Eastern Redcedar is usually a medium sized tree from 20 to 50 feet high with a short trunk one to two feet in diameter. Some trees have been found 120 feet high and four feet in diameter. The tree grows rather slowly. The bark is very thin, light-reddish-brown, and from one-eighth to one-quarter inch thick. It is shreddy and peels off in narrow shaggy strips. Because of its reddish bark and wood the Canadian French called the Eastern Redcedar “baton rouge,” meaning red stick, from which the capitol of Louisiana, Baton Rouge, was named. Dark purple-blue berries one-quarter to three-eighths inch in diameter grow on the small, rather ﬂat leaf sprays. These berries possess some medicinal and ﬂavoring properties, and are relished by birds and small forest mammals. The tree is fairly symmetrical and uniformly conical in shape. It is in fact a juniper and not a true cedar species. Eastern Redcedar is one of twelve species of Juniper native to the United States. It is the unofficial State tree of Tennessee.
- Eastern Red Cedar (trade)
- Cedar (Conn., Pa., N.J., S.C., Ky., Ill., Iowa, Ohio)
- Cedre (La)
- Juniper (N.Y., Pa.)
- Juniper Bush (Minn.)
- Red Cedar (N. H., Vt., Mass., R.I., N.Y., N.J., Pa., Del., Va., W.Va., N. C., S.C., Ga., Fla., Ala., Miss., La., * Ky., Mo., Ill., Ind., Wis., Iowa, Mich., Minn., Ohio, Ontario and hort.)
- Tennessee Red Cedar (trade)
Eastern Redcedar grows through the eastern half of North America from Maine, Nova Scotia, New Brunswick, southern Quebec and Ontario to southeastern North Dakota, southward to eastern Texas and eastward to northern Florida. Along the coastal plain from South Carolina to Florida, Eastern Redcedar and Southern Redcedar are difﬁcult to distinguish and are usually marketed as one species.
The sapwood of Eastern Redcedar is very narrow and is nearly white, or light-cream color. The heartwood, which generally has many small knots because of the many branches and short trunk, is dull to bright or pinkish-red, sometimes with a purple-red tinge and often streaked a deep reddish-brown. It is highly and pleasantly aromatic. The wood is moderately soft, medium heavy, brittle, ﬁne textured, even in grain, and usually straight except in extremely suppressed trees. It is a favorite wood of the craftsman, for it is very easily worked with all types of tools, has good carving and whittling qualities, stays in place, and takes a beautiful natural ﬁnish.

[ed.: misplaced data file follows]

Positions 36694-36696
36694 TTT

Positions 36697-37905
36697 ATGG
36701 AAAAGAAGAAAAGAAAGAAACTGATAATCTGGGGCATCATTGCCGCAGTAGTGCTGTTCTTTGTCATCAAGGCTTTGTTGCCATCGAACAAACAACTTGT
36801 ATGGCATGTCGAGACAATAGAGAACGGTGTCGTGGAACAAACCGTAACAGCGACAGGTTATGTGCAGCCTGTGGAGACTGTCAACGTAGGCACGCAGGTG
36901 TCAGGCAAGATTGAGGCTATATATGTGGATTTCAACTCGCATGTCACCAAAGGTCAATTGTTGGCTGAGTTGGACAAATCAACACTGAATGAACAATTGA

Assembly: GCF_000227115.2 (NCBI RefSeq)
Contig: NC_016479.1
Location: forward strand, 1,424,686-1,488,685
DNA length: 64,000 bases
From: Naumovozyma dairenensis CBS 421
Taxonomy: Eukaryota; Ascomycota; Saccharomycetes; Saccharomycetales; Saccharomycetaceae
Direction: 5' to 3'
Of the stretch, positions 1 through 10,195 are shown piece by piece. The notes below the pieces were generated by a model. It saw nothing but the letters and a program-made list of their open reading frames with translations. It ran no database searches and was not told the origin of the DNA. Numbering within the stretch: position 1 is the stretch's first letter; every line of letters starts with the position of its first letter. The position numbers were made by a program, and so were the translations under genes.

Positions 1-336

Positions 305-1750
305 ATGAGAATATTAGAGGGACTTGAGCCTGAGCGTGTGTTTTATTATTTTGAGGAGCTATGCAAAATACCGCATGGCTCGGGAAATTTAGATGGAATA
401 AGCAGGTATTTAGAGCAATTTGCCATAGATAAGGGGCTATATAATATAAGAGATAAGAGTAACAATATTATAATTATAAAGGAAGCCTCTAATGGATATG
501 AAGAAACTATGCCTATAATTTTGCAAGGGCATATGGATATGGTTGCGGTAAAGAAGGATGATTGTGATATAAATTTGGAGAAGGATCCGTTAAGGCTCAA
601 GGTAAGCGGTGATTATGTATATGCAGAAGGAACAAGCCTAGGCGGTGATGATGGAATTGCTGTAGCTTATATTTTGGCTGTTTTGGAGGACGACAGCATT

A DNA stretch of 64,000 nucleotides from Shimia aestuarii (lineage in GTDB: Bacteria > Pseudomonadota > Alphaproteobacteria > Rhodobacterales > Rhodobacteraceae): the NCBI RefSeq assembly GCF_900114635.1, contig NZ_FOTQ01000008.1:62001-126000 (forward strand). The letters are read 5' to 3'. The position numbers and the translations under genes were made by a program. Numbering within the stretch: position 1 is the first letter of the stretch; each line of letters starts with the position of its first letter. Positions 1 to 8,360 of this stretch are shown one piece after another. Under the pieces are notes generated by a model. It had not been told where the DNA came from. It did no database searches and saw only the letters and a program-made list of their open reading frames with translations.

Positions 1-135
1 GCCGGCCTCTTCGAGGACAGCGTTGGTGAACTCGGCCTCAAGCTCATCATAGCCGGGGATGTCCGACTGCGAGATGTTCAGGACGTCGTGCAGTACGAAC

Eastern Redcedar is used chieﬂy for chests, cabinets, wardrobes and closet lining because of its beautiful coloring, sound knots, which are variable and attractive, and its aromatic fragrance which is reputedly a good preventive for moth destruction, The wood is also a favorite for lead pencils, cigar boxes and is especially in demand for souvenir novelties of all kinds. To a limited extent this wood is used for furniture, canoes and interior ﬁnish. The wood is especially durable, making it desirable for cooperage such as buckets, for small boat construction, posts and poles, shingles, and to some extent general building purposes. The available supply for these uses, however, is gradually becoming more limited except for posts. It is well suited to many types of projects of the hobbyist and the homework shop. Cedar leaf oil used in medicine is distilled from the leaves, and Cedar-wood oil is distilled from the twigs and wood.
|355||Juniperus Virginiana Linnaeus
Eastern Red Cedar at South Riding Golf Course in South Riding, Virginia
Attribution: Famartin [CC BY-SA 3.0 (https://creativecommons.org/licenses/by-sa/3.0)], from Wikimedia Commons
|357||Eastern Redcedar Fruit Berries
Eastern Red Cedar fruit along Centerview Drive in Chantilly, Fairfax County, Virginia
Attribution: Famartin [CC BY-SA 4.0 (https://creativecommons.org/licenses/by-sa/4.0)], from Wikimedia Commons
|365||Eastern Red Cedar Characteristics
This image was from the book Important Forest Trees of the Eastern United States From: Trees of North America a Golden Field Guide
Attribution: C. Frank Brookman. Copyright 1968 by Western Publishing Company, Inc
|360||Eastern Red Cedar Tree Bark
Eastern Red Cedar Tree Bark
Reference: Price, Homer Edward. Eastern Red Cedar Bark. 8 Oct. 2008. Flickr, https://www.flickr.com/photos/28340342@N08/2925658528/.
|358||Easern Redcedar Table
Green Egg barbecue table in production, by John Moody Woodworks
Attribution: Craftsman John Moody
|359||Eastern Redcedar Green Egg Table
Eastern Redcedar Green Egg Table
Attribution: John Moody Woodworks
|361||Eastern Red Cedar by Hough
Cross section specimens of Eastern Red Cedar.
Reference: Romeyn B. Hough’s American Woods, Volume I. https://www.lib.ncsu.edu/specialcollections/forestry/hough/WoodsPart_I.html. Accessed 3 Feb. 2019.
|356||Eastern Redcedar Range Map
Natural distribution map for Juniperus virginiana var. virginiana (eastern redcedar) shown in green and Juniperus virginiana var. silicicola (southern redcedar) shown in red.
Attribution: Elbert L. Little, Jr., of the U.S. Department of Agriculture, Forest Service [Public domain], via Wikimedia Commons